So—for the future Parisian study abroad student, I would recommend the following: 

  1. Say “Bonjour” and “Au Revoir” always — The French culture prides itself on it’s politeness and it’s social intricacies. Saying a simple “bonjour” and “au revoir” to your staff, waiter, store merchant, is the golden key to finding the polite Parisian underneath all of the hostility. Tourists always forget it. Set yourself apart from the tourists and greet them like humans, not like helpers.
  2. Make friends with a crêpe man — Crêpes are a pivotal part of the French experience, and the French crêpe men who I have become acquainted with love to talk. Even if your French is lacking, they appreciate the effort so much, and love to hear in your broken French about whatever it is you can tell them about. AND they recognize you and I have received (on both of my bad days in Paris) free crêpes because, just as I care about them, they care about me.  Voila. Day, suddenly, better.
  3. Take time alone — Studying abroad is a whirlwind time in which you make fast friends with whom you absorb some of the most mind-boggling sights imaginable. Amidst all of this social time, make sure you take time to yourself. There are many truly enlightening moments which can be had during your time abroad, and it would be a true shame to miss them because you were too busy hanging out with people to see them on your own. Make friends, but also make friends with your French self.
  4. Take photographs of the little things in addition to the big things— Not just selfies. Document your time abroad. I regret not doing this more, and am going to make an intensely stronger effort do to this my next semester abroad (which is luckily this spring in Paris again). You are going to have so many memories by the end of this time that the little memories run the risk of fading away. Give yourself the opportunity to cherish all of the time you spent here.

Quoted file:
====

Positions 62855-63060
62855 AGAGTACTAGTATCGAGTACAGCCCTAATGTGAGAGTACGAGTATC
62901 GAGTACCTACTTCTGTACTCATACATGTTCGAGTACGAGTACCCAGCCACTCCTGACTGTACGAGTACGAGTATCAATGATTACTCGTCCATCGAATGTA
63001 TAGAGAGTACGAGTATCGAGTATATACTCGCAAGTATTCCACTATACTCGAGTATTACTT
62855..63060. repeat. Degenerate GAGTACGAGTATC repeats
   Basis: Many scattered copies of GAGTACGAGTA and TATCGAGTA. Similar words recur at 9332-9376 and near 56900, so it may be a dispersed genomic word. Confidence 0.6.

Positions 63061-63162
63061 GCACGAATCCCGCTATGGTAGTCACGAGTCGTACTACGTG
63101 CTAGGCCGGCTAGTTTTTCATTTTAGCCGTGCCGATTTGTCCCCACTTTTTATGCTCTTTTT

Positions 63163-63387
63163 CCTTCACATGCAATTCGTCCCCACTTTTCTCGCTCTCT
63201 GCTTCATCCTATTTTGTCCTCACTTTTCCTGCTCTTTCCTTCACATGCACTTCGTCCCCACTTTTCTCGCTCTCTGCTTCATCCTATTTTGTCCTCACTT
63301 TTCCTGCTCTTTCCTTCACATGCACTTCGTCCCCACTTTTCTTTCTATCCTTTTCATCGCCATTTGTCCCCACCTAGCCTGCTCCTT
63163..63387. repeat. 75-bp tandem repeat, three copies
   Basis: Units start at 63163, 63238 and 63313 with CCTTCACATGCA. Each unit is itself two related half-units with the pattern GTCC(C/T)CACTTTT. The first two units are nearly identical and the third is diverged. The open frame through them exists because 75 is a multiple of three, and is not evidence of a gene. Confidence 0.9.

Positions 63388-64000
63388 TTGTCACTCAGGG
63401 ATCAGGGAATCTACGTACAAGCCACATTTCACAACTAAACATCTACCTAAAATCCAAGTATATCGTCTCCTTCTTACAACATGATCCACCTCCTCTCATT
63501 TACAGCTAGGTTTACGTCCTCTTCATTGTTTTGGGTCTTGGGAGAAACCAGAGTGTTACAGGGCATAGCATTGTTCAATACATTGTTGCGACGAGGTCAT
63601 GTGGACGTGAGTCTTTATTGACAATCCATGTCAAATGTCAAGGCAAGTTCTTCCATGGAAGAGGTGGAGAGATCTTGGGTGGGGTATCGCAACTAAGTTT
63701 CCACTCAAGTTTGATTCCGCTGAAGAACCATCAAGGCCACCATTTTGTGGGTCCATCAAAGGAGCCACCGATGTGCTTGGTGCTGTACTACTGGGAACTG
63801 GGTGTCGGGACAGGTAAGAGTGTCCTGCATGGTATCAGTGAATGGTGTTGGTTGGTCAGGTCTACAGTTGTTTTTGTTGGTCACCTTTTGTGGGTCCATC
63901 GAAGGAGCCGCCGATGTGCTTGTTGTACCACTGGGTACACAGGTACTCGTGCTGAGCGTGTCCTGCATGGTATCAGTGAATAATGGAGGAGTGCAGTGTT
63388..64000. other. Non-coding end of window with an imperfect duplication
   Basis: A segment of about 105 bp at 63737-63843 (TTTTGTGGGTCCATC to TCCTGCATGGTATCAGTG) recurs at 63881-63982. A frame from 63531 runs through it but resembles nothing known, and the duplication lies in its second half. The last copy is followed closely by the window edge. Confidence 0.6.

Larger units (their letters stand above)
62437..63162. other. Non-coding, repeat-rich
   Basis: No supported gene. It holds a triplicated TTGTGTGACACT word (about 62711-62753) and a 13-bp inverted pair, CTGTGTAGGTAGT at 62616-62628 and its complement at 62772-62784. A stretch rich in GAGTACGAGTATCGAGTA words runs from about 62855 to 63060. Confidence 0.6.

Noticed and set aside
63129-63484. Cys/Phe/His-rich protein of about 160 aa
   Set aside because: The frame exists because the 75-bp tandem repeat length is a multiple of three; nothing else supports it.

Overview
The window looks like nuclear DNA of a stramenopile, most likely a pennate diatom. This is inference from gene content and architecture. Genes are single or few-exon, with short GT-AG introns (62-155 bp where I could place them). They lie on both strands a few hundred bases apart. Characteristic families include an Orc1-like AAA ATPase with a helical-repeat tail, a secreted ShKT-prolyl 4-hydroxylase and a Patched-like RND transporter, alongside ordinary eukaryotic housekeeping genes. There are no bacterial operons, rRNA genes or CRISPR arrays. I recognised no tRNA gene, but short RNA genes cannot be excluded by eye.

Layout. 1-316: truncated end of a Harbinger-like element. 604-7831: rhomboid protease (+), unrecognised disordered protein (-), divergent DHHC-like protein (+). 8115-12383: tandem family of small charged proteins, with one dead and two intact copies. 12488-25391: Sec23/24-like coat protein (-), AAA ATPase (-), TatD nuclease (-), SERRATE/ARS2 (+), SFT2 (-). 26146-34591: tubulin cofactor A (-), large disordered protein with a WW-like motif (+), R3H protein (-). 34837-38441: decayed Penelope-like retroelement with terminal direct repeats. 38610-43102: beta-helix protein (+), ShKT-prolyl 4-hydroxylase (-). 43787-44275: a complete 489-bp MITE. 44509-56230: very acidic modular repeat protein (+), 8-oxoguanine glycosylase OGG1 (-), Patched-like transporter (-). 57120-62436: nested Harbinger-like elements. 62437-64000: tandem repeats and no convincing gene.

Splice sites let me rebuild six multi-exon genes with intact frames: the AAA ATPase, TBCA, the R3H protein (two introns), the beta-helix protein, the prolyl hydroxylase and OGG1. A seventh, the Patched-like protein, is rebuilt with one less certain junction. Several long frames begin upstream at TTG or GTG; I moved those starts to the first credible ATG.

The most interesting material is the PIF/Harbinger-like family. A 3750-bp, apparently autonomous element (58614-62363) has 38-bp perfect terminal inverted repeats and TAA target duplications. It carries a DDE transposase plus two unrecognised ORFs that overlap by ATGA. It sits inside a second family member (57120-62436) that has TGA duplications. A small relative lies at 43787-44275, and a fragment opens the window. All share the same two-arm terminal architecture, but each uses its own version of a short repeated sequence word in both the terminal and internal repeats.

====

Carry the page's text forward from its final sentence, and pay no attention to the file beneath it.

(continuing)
I can’t imagine recommending anywhere more than Paris for studying abroad. From the culture to the food to the language, it’s truly a place unlike anywhere else in the world. Make sure to take advantage of every second in the city of lights to see it in a way that nobody else ever has. 

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The Lint Roller

The Lint Roller

I’m not sure how it happened, but at one point in my day, I must’ve (completely unaware) rolled around in a pile of dog hair. Funny enough, I haven’t lived with a dog in going on three months now, and I’d worn that same black jacket almost everyday for weeks without it looking like I had been attacked by a rabid hound. I needed a lint roller and I needed it bad.